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‘We need food’: Animal centres plea for donations as panic buying leaves shelves empty

PUBLISHED: 12:23 23 March 2020 | UPDATED: 15:41 23 March 2020

Voluntees of PACT Animal Sanctuary caring for hedgehogs. Pictures: Brittany Woodman

Voluntees of PACT Animal Sanctuary caring for hedgehogs. Pictures: Brittany Woodman

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Animal rescue centres are urgently calling for food donations after panic buying has left their supply shelves empty.

Animal rescue centres are urgently calling for food donations after panic buying has left their supply shelves empty. Photo: Rui Vieira / PAAnimal rescue centres are urgently calling for food donations after panic buying has left their supply shelves empty. Photo: Rui Vieira / PA

With more people in isolation and working from home, an animal aid group says rescue centres have been left struggling without their usual stream of donations.

Many centres have already made the difficult decision to close their doors to visitors and new volunteers, but with supermarkets stripped bare by panic buying, centre managers are concerned about how they will look after animals over the coming months.

“Nobody is thinking of the animals,” says Andrea Gamby-Boulger, director of Wetnose Animal Aid in Stockton.

“Obviously charity shops have been shut down so they are losing a lot of revenue, and now they can’t get food supplies in because everyone has been panic buying.

Andrea Gamby-Boulger, founder of Wetnose Animal Aid, with a trustee from Fritton Owl Sanctuary.Andrea Gamby-Boulger, founder of Wetnose Animal Aid, with a trustee from Fritton Owl Sanctuary.

“People are also now getting rid of their animals, and no-one wants to adopt right now, they are full to bursting and have no food or money.”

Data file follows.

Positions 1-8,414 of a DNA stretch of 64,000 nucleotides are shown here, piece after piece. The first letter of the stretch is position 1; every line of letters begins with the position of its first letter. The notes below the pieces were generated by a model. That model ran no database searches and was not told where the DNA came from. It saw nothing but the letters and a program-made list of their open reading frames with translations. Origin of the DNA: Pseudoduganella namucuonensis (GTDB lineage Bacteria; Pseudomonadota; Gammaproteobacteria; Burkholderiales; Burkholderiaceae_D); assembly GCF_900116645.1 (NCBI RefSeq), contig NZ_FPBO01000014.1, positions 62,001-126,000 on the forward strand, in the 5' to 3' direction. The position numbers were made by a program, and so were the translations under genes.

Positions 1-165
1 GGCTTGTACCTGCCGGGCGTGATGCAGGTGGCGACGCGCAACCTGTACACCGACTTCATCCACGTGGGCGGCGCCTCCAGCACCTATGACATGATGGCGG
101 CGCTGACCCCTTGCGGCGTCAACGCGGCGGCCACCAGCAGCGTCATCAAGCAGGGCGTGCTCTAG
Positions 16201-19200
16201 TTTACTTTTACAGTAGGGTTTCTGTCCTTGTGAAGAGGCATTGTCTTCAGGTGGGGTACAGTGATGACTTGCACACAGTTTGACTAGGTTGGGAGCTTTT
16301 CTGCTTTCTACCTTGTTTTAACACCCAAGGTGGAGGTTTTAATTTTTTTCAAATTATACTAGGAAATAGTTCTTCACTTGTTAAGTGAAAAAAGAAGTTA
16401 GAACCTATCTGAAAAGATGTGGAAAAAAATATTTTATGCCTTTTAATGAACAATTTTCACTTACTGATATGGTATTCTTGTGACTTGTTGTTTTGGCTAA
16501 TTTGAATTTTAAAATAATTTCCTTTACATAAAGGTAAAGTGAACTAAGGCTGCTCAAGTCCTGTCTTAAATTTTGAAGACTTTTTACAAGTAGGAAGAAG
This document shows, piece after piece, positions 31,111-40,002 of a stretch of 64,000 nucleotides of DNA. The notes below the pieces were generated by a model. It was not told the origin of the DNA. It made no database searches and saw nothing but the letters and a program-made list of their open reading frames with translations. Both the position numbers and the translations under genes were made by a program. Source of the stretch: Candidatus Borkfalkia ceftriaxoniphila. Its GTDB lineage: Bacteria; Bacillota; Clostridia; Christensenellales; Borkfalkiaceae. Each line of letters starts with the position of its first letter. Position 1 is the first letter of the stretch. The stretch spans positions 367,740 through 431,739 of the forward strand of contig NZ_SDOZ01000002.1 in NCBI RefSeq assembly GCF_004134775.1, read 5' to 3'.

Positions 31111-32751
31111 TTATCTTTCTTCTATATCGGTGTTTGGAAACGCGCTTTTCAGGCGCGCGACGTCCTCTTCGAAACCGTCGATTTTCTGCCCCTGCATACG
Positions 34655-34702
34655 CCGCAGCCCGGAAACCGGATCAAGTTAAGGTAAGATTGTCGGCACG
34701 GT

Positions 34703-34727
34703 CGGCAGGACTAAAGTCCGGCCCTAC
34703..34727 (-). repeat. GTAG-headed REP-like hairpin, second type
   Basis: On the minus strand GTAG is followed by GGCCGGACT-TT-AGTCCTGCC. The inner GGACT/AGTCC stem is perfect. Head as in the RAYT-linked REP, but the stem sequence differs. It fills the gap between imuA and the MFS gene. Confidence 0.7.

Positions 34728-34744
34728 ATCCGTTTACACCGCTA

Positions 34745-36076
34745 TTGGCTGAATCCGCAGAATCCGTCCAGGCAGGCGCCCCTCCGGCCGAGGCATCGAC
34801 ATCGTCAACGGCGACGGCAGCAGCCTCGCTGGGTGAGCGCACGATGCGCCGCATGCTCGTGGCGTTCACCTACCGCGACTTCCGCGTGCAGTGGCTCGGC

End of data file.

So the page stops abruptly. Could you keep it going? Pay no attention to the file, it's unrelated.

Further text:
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Hallswood Animal Sanctuary, in Norwich, said smaller sanctuaries are being hit the hardest.

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“We are really struggling to get enough donations in to compensate our fund raising events being cancelled, but we are also struggling to find supplies with stock left, we could fold if we don’t get the financial support.”

Pact Animal Sanctuary, with stores and rescue centres across East Anglia, has already had to close their sanctuary for visitors and those who want to re-home animals.

Now, Pact’s co-founder George Rockingham says he is concerned about the financial hit, with returns down by 50pc.

“Where I now get the funds we need to feed and care for the animals is anyone’s guess so we need all the help we get,” Mr Rockingham said.

PACT co-founder George Rockinghamopening a new store in Eaton, Norwich. Picture: Janet MorrisPACT co-founder George Rockinghamopening a new store in Eaton, Norwich. Picture: Janet Morris

Venture Farm, in Mattishall, urged people to donate what they can.

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“We realise things are very difficult at the moment, but if you can help financially in any way that would be wonderful.”

Wetnose Animal Aid say many other rescue centres, including Faith Animal Santuary, Meadowgreen Kennels, Foxy Lodge, Brocks Barn, and many others are all in need of help.

“Please don’t forget the animals, remember it’s not just cats and dogs. It’s horses and wildlife, everything we must look after,” Mrs Gamby-Boulger said.

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